Educator's Guide: How To Establish A School-based Collaboration

1. Call the superintendent of schools. Introduce yourself and your credentials and ask for five minutes of his/her time, in person, to discuss a family-school collaboration program which you think would be of interest to him and his staff. If you know a respected school employee, ask that person to recommend you to the superintendent and use his/her name when calling the superintendent. Explain (without waiting) that the program gets to the bottom of all child school problems in one to three sessions by getting family and school people together and by defining the problem in a way that it can be solved either immediately or soon in approximately 80% of cases.

2. Wait for a response. Answer one or two clarifying questions, but try not to have the actual interview over the phone. If you're good at what you do, you'll be more impressive in person.

3. Make an appointment with the superintendent or someone she/he designates, like the pupil personnel director or the assistant superintendent for curriculum. Make sure you can use the superintendent's name when talking to his/her designee.

4. Meet with the superintendent or designee and explain the program in five minutes. If s/he likes the idea, s/he will ask questions. Don't be pushy, but do be confident and do justice to your own abilities and the power of the program. Try to get a commitment for a demonstration session with a family, a follow-up meeting with more staff, an in-service training session, or some other concrete next step. These meetings can be offered free or can be charged for, depending on the enthusiasm, flexibility and responsiveness of the school officials. Have handouts describing the program and business cards to distribute at the first meeting.

5. Once a contract has been secured, try to present your program to school staff positively and calmly. without a desire to oversell or denigrate existing school practices. The power of the program will sell itself. Be sensitive to identifying the rules of the school sub-culture and avoiding the mine fields that lie waiting for outside consultants. Exercise freely your skills of positive connotation. Each school district will have at least a few enthusiastic supporters, but it will also have some reluctant and antagonistic resisters.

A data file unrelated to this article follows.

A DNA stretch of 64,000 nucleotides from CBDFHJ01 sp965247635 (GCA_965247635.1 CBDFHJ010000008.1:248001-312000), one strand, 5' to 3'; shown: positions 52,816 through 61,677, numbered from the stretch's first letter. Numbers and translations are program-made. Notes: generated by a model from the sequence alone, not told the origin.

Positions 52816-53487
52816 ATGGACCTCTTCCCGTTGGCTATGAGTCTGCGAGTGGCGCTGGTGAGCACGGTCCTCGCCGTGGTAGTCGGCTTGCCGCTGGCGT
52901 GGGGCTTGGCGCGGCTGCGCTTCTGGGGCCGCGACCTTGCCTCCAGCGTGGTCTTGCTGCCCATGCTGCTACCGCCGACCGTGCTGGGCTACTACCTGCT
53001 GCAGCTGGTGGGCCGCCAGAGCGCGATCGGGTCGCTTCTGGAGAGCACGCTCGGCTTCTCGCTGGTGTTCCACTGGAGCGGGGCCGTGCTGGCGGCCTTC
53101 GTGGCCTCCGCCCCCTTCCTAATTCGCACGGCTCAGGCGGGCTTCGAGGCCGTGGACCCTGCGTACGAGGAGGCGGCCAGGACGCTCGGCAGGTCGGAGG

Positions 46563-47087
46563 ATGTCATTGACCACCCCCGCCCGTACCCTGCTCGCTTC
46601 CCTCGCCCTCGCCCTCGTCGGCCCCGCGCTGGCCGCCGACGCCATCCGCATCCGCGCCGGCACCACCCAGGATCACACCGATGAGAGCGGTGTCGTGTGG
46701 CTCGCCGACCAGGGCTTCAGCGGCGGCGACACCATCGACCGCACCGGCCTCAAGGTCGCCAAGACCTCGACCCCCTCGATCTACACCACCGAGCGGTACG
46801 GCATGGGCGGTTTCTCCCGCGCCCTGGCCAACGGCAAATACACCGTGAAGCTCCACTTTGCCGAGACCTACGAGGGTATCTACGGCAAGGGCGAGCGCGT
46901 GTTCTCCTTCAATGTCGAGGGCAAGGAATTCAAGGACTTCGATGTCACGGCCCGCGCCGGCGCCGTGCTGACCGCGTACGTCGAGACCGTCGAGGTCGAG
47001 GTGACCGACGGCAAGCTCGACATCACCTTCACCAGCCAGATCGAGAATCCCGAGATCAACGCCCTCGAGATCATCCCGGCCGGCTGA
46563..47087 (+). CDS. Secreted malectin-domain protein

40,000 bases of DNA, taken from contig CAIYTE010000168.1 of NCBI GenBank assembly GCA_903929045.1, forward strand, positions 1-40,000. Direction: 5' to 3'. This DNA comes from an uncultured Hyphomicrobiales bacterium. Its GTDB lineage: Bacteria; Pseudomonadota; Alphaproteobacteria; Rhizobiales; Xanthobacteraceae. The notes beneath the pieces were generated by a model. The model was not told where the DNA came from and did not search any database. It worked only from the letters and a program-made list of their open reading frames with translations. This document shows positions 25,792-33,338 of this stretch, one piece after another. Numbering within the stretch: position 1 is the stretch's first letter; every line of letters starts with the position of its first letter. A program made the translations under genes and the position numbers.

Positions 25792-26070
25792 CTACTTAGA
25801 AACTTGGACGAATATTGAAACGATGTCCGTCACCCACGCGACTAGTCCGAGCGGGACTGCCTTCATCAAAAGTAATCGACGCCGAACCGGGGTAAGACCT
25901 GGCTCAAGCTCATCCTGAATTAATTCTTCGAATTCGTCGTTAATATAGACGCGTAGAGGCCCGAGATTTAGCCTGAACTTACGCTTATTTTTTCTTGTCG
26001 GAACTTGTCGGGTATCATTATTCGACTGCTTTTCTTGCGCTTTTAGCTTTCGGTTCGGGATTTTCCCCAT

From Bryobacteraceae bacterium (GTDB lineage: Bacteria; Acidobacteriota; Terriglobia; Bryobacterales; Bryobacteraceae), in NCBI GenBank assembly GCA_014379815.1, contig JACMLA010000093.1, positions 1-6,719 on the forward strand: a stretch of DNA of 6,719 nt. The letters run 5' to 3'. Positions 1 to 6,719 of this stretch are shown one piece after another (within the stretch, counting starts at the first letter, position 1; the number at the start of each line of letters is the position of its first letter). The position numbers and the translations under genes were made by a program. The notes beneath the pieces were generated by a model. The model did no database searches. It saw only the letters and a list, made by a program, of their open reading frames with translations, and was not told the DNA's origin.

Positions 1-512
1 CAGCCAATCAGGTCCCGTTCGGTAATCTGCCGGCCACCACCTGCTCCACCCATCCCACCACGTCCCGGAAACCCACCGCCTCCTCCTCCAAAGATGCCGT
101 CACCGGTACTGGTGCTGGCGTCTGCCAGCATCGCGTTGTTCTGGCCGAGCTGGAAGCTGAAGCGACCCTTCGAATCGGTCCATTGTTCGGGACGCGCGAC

6. Before conducting your first "collaboration" session, make sure that all - or most - of the school people (especially the powerful ones) are sympathetic to the program. You might want to start with a family that seems fairly workable ahead of time. Get a referral sheet with relevant information on the family, and talk to a school pupil personnel representative regarding relevant family-school dynamics.

7. Develop a close working relationship with a pupil personnel representative, e.g., a school psychologist or social worker, in each school. Also, become cordial and friendly with the school principal and make sure, directly or indirectly, that you have his/her approval. If either of these tasks is not attended to, your days in the school may be numbered.

8. Even if you have succeeded in being hired to conduct collaboration sessions, try to establish an in-service training program. One of the philosophical goals of the program is to train others within the school, including teachers, to assume as many of the collaborative tasks as possible. Ecosystemic work will not make an appreciable dent in the school climate unless school personnel begin to do increasing portions of the collaborative work themselves.

9. Set up a program evaluation procedure. The program is controversial, and it will probably not be long before some educator targets the program as a fad or an unneccessary or ineffective "extra". Positive evaluations of the program will give school leaders the necessary ammunition to fend off the attacks of the school "nay-sayers."

10. Make yourself available to the school as much as possible. Scheduling is very difficult for school people, and they need to have a very flexible person at their service. Be prepared to eat on the run. 'Have gun, will travel" reads the card of the ecosystemic consultant.

There are dozens of objections which will be marshalled to kill the collaboration idea. It interrupts, interferes with, and disrupts many conventional therapeutic, educational, and parental practices. The ecosystemic consultant must be ready for strong and multiple objections and have a clear game plan for establishing the program. By following the guidelines outlined in this paper and by doggedly believing in the model, the advocate of collaboration can count on eventual success.

For appointments and scheduled consultations, please contact Dr. J. Brien O'Callaghan at, call him at 1-203-740-2595, or write to him at J. Brien O'Callaghan, Ph.D., 246 Federal Road, C-24, Brookfield, CT 06804